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What is the endocannabinoid system (ECS)?

Many of us have heard about some of our bodies' transmitter systems, such as the sympathetic nervous system, which controls our fight-or-flight response. Fewer people are familiar with the more recently discovered endocannabinoid system (ECS), which is remarkable given that the ECS is essential for nearly every element of our day-to-day functioning. The endocannabinoid system regulates and controls many of the critical body functions which include memory, emotional processing, temperature control, inflammatory control, immune responses, eating, learning, pain control and even sleep. The ECS is at the forefront of innovative worldwide research and medication development. The endocannabinoid system is currently at the centre of renewed international research and drug development.

 
What is the endocannabinoid system (ECS)?

The ECS comprises a vast network of chemical signals and cellular receptors that are densely packed throughout our brains and bodies. The brain's "cannabinoid" receptors – the CB1 receptors - outnumber several other receptors in the brain. They function similarly to traffic cops, regulating the amounts and activity of most of the other neurotransmitters. They regulate things by increasing or decreasing the activity of the system that requires adjustment, immediate feedback, hunger response, alertness or temperature.

Our bodies generate chemicals called endocannabinoids that stimulate these receptors which have a structural similarity to the molecules found in the cannabis plant also known as hemp. The very first endocannabinoid that was discovered was called Anandamide which is named after the Sanskrit word ananda for bliss. Anandamide is a lipid mediator that acts as an endogenous ligand of CB1 receptors. These receptors are also the primary molecular target that is responsible for the pharmacological effects of Δ9-tetrahydrocannabinol. The psychoactive ingredient in Cannabis sativa is Δ9-tetrahydrocannabinol. Each of us has tiny cannabis-like molecules floating around in our brains. Humans have been using cannabis for almost 5,000 years, and it effectively works by hijacking this ancient cellular machinery.

The second type of cannabinoid receptor, the CB2 receptor, exists mostly in our immune tissues and is critical to helping our immune functions and control and it plays a role in modulating contraction, intestinal inflammation and pain in inflammatory intestinal bowel conditions. CB2 receptors are particular targets of drug development because they don’t cause the high (stoned) associated with cannabis that stimulating the CB1 receptors does.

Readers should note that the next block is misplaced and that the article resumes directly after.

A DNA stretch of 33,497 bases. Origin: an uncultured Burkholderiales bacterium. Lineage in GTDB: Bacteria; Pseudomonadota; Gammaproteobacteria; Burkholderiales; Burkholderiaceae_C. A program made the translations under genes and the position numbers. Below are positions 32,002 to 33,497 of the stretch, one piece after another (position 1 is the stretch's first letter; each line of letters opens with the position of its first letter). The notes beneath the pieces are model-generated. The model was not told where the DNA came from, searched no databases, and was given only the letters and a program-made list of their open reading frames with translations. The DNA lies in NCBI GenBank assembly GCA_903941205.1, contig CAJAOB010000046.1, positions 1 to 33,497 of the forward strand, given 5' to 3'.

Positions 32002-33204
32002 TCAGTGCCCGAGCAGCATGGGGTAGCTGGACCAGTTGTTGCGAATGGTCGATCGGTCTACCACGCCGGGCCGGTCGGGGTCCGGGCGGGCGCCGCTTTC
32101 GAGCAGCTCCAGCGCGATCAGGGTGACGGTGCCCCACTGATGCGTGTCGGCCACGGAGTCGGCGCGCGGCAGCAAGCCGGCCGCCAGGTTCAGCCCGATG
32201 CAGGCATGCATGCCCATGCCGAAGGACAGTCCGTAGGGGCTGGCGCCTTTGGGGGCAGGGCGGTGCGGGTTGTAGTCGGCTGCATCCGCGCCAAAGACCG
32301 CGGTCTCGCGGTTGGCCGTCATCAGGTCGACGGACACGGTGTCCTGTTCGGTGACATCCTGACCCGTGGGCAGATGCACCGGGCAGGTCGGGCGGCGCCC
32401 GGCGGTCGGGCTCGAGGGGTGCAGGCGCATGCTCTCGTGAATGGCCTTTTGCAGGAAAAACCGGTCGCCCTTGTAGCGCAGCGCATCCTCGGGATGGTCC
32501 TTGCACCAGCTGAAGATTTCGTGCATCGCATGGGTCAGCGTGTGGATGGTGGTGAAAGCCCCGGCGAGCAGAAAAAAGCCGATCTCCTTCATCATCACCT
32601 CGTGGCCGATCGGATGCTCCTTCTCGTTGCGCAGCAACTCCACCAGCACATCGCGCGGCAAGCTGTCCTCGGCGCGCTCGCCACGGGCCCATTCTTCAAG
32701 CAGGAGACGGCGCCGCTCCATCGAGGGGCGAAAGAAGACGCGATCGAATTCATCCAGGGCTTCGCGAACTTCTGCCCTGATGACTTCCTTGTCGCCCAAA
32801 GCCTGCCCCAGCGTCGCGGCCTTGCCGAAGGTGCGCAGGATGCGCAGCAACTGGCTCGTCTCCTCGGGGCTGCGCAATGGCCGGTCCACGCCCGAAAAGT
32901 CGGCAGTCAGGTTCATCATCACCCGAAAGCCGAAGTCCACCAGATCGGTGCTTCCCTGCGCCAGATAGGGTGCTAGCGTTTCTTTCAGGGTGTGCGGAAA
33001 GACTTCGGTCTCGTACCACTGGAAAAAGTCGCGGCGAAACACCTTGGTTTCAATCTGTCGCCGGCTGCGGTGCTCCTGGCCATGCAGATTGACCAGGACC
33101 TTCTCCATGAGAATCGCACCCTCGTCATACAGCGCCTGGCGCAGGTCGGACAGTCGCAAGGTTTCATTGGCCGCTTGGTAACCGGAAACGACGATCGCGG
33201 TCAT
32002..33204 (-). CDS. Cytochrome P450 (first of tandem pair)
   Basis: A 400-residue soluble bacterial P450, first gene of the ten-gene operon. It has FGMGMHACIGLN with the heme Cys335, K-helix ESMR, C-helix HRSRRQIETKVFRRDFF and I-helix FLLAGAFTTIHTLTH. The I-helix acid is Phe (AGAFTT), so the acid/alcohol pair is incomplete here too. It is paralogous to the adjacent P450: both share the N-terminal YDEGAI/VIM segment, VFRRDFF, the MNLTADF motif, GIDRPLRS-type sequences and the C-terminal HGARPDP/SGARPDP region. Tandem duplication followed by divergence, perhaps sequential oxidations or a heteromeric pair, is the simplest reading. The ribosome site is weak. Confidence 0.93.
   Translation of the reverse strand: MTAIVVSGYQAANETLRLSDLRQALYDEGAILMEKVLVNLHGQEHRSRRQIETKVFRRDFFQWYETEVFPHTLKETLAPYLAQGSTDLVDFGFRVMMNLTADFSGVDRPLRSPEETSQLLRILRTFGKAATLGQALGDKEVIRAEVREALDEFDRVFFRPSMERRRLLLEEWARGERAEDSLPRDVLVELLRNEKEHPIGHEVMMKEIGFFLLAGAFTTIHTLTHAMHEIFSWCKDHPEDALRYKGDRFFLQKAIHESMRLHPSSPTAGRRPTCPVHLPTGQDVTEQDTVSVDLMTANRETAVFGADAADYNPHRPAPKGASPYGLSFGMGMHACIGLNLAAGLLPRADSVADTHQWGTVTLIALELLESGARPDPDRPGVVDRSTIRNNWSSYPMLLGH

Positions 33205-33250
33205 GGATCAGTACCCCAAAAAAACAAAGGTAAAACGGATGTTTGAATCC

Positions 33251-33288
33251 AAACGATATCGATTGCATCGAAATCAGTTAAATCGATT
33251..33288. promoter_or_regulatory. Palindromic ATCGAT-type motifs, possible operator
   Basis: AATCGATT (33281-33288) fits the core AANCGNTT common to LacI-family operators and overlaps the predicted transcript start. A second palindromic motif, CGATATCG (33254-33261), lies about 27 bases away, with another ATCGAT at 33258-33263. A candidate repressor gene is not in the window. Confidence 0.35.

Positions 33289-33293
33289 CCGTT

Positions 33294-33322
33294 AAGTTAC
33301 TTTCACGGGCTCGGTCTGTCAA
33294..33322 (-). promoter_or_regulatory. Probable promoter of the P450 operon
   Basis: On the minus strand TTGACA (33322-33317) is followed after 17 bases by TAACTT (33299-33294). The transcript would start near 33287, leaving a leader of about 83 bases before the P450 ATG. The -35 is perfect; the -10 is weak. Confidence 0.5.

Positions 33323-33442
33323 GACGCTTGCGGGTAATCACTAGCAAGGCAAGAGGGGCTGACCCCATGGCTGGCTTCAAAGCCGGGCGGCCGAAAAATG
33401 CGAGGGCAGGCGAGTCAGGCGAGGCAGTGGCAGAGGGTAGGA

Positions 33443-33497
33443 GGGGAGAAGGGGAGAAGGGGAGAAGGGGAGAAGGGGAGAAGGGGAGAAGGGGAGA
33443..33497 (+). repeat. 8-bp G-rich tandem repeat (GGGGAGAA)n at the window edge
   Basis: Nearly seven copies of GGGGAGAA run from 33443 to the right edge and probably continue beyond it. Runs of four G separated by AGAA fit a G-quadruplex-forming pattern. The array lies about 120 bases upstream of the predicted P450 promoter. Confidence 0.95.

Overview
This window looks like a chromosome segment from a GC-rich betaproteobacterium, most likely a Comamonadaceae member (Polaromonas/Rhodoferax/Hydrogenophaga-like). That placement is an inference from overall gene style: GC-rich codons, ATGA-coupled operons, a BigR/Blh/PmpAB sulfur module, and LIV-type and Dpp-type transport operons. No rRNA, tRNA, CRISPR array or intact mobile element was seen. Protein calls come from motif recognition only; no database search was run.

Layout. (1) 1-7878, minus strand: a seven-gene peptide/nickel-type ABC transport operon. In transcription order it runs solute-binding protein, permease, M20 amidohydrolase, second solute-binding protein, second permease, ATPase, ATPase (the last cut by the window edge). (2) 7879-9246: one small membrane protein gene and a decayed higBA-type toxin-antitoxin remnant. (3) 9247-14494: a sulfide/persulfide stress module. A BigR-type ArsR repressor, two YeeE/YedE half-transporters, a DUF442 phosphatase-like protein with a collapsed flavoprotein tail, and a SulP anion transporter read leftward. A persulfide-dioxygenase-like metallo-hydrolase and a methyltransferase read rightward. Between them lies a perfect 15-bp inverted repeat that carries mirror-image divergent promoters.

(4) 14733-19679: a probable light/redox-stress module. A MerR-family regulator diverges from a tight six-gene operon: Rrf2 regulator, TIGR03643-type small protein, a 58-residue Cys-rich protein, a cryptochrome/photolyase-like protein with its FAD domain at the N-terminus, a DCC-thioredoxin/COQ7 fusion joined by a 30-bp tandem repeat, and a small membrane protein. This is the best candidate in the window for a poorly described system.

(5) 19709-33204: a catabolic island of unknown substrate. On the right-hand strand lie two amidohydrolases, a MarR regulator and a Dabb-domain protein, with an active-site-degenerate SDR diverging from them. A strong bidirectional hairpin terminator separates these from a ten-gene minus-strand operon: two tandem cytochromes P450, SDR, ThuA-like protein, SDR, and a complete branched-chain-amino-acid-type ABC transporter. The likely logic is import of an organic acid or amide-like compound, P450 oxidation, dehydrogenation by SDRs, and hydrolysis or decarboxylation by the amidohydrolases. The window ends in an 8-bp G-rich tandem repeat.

The ECS's role in memory and learning


The endocannabinoid system plays an important role in learning and memory due to several lines of research. The most evident observation is that one of the most common side effects of high doses of recreational cannabis usage is the temporary disruption of short-term memory. With abstinence, the memory returns to normal. Some sophisticated studies of how humans acutely respond to Tetrahydrocannabinol (THC) the active component in cannabis and how this alters our body's ability to memorize things in the short term and patterns observed on functional brain imaging.



Cannabis is one of the plants that people have grown or co-evolved with for thousands of years, according to famous author Michael Pollan in his best-selling book The Botany of Desire. He also stated that because the act of forgetting plays a valuable role in the ability of our brains to function without being overloaded with data from our senses that we are continuously overloaded with. Pollan hypothesizes that if we did not forget, we would be unable to function, and cannabis enables us to do so. The role of the ECS in forgetting also offers up opportunities for treating PTSD, a condition in which there are undesirable, intrusive memories that can not be forgotten by people and that causes a syndrome of dangerous and troublesome symptoms associated with pathological remembering.



The ECS's role in hunger and weight-loss drug fine-tuning.

The cautionary tale of the drug rimonabant, which inhibits the CB1 receptor, provides an interesting illustration of the ECS's essential position in a variety of critical activities. It was developed as an anti-obesity medication (drug). The reasoning was that the ECS regulates hunger. We know this because, among other things, cannabis causes "the munchies," and so blocking the CB1 receptor should result in weight loss. Rimonabant did, in fact, induce significant weight loss. However, because the ECS also regulates mood, it had to be withdrawn from the market on an emergency basis due to a rise in suicidal behaviour among those taking it. However, if we get a greater understanding of the ECS's complexity, we may be able to develop a weight-loss drug that works on the cannabinoid receptors that impact weight loss but does not act on the receptors that are associated with mood.

Exploration of the ECS may result in the discovery of new drugs.

The ECS was first studied and an attempt to understand and demonize an illegal drug, but new research has evolved into a far more broad exploration and far-reaching system by which our bodies feel, learn, motivate and balance. We are certainly at the start of an era of ECS discovery and drug development that may help alleviate some of the cruellest diseases that people and animals suffer from.

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